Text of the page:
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Harry Nelson Pillsbury vs Amos Burn
Vienna (1898), Vienna AUH, rd 36, Jul-22
French Defense: Classical. Burn Variation (C11)  ·  0-1

ANALYSIS [x]

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Kibitzer's Corner
Nov-20-03  drukenknight: doing a "games similar" search for the Alekhine game produces several games by Amos Burn. The position in the other game can be reached by transposition from the Burn variation (4...dxe4). In this game: what if 22 Bxg6?
May-24-07  micartouse: Fine's BCE gives the queen ending position after 57. Qc2 Black to move.

Black would like to play ... f5 and e4 and make a passed pawn. However, he must first maneuver his king to the center.

Such king boldness seems counterintuitive since the defender's most useful tactic is perpetual check. However, bringing the king out increases the chance of threatening queen trades.

Aug-05-12  bengalcat47: The ending of this game can be found in Yuri Averbakh's book Queen and Pawn Endings.
Jun-29-16
Premium Chessgames Member
  Sally Simpson: This 36 round loss enabled Tarrasch to share first place with Pillsbury. There were two rounds left. Both players won their next two game and tied.

Tarrasch won the play off.

Jun-30-16  RookFile: A ridiculous number of games for a tournament, but still and outstanding success for Tarrasch and Pillsbury.
Jul-01-16
Premium Chessgames Member
  Sally Simpson: Hi Rookfile,

There were a few of these monstrous tournaments in them days.

Tim Harding is correct when he says then travelling was quite long and awkward so when they gathered all the masters in one place they got their money's worth.

Dec-15-18
Premium Chessgames Member
  keypusher: <drukenknight: doing a "games similar" search for the Alekhine game produces several games by Amos Burn. The position in the other game can be reached by transposition from the Burn variation (4...dxe4). In this game: what if 22 Bxg6?>

22....fxg6 23.Rxe6 hxg4, or 23.Nh6+ Kh7 24.Rxe6 Qg5, and Black wins. Which means that 21.Ng4, allowing (in fact, demanding) 21....h5, was a losing blunder.

Position after 18....g6.


click for larger view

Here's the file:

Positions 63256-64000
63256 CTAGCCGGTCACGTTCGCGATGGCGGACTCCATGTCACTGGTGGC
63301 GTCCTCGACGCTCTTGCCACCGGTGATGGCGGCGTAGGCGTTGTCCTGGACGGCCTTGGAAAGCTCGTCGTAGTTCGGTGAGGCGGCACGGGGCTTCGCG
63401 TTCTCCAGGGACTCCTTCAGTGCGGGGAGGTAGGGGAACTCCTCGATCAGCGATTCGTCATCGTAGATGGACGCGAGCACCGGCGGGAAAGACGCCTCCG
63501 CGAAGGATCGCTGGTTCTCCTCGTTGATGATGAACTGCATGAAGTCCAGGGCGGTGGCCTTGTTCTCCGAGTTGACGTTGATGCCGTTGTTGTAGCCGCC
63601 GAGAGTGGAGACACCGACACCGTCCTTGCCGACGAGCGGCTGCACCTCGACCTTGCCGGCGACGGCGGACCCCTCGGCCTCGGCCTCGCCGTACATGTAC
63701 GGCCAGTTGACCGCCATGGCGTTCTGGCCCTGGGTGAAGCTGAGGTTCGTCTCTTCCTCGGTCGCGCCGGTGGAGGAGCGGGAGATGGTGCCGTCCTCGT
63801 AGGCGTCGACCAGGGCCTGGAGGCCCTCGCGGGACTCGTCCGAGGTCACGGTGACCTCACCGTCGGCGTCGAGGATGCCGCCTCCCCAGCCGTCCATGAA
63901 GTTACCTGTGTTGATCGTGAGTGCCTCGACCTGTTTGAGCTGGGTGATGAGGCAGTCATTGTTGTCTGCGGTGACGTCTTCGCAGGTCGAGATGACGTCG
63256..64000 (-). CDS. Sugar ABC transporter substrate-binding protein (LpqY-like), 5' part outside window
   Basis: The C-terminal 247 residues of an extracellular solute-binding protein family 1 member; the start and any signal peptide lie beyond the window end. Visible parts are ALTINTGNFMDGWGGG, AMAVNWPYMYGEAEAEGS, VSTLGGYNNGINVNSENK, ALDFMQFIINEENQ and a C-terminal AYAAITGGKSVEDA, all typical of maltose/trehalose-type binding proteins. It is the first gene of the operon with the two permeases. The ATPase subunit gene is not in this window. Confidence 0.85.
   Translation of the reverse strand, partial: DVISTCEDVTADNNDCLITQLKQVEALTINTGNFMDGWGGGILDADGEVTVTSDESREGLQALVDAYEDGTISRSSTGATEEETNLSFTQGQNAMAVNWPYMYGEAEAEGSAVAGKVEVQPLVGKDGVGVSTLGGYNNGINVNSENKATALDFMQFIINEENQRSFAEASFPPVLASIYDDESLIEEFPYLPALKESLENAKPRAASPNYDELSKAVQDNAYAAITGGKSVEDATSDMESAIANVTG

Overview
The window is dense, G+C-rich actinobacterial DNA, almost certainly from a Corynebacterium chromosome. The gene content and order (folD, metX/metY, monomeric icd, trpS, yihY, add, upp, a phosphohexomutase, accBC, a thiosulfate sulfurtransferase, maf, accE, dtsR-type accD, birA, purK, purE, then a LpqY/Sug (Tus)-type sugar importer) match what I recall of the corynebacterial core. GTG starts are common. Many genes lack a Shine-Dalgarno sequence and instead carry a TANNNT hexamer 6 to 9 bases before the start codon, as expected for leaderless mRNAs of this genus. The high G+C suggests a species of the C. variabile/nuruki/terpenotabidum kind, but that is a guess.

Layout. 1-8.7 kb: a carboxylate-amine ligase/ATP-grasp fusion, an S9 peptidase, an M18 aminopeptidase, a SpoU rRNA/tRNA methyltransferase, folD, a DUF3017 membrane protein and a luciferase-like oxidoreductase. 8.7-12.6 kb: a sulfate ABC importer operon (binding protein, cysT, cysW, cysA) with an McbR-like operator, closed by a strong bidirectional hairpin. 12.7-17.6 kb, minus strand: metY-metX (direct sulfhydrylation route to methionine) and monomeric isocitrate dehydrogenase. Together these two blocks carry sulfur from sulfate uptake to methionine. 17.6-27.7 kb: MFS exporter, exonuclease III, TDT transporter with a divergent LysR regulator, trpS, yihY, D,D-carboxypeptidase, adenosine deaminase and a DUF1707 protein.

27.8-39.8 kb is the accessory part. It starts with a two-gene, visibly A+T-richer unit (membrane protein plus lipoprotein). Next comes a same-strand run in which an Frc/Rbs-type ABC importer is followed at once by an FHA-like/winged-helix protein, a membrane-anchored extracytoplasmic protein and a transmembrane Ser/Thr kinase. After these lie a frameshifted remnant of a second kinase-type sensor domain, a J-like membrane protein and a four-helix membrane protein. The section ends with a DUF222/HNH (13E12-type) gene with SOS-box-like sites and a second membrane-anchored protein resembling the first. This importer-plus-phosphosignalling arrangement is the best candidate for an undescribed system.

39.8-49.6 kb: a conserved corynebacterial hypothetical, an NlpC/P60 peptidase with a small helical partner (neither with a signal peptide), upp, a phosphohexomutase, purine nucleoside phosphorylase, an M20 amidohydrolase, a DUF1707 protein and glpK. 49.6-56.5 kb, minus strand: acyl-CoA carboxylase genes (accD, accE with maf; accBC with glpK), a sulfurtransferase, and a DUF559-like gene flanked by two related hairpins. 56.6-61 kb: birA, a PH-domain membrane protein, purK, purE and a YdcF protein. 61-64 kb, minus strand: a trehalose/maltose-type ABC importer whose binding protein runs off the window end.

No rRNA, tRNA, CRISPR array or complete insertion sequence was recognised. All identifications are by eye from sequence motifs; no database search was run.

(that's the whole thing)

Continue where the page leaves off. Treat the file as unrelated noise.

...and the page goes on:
Pillsbury was clearly better out of the opening. But how to exploit his advantage? SF likes the patient (but to me, counterintuitive) 19.Bd2, to switch the bishop to the long diagonal. After 19....Nd7 20.Bc3 Nxe5 21.Rxe5, ....Rxd3 is actually forced, because if 21....Qc7 Burn gets posterized with 22.Qxh7+ Kxh7 23.Rh4+ Kg8 24.Rh8#. Black can try to hang on in the ending after 21....Rxd3 22.Qxd3 Qxc4 23.Qxc4 Rxc4. Another way to defend is 19....Qb6 20.Bc3 Nh5 21.Bf1 Rxd1 22.Rxd1 Rd8 trading all the rooks, but Black remains worse.

Instead Pillsbury tried to get his rook into action with 19.Re3?!, but after ...Nd7 his pieces were a little discombobulated -- 20.Bf4?! Qd4, for example. After 20....Bxe7 Qxe7, he could have bailed out with 21.Nxd7 and been just a little worse, with a draw likely. The move he actually played cost him a pawn, the game, and ultimately the tournament.

I'm sure Pillsbury felt that he had to win this game, but 21.Ng4 is hard to understand unless he had a hallucination about 22.Bxg6 or something similar.

Dec-18-18
Premium Chessgames Member
  HarryP: This ending is discussed in "The Greatest Ever Chess Endgames" (2012) by Steve Giddins. He says that according to the rules we go by today Pillsbury could have claimed a draw after his 52nd move because at that point there was a three-time repetition of position. However, he says that since the rules the Vienna tournament went by were the rules in Bilguer’s "Handbuch," Pillsbury did not have the option of claiming a draw. Bilguer’s "Handbuch" did, he says, “contain a version of the threefold repetition rule, but unlike the modern version, there was no reference to a position occurring three times. Instead, the rule referred only to threefold repetition of the same moves or sequence of moves.”

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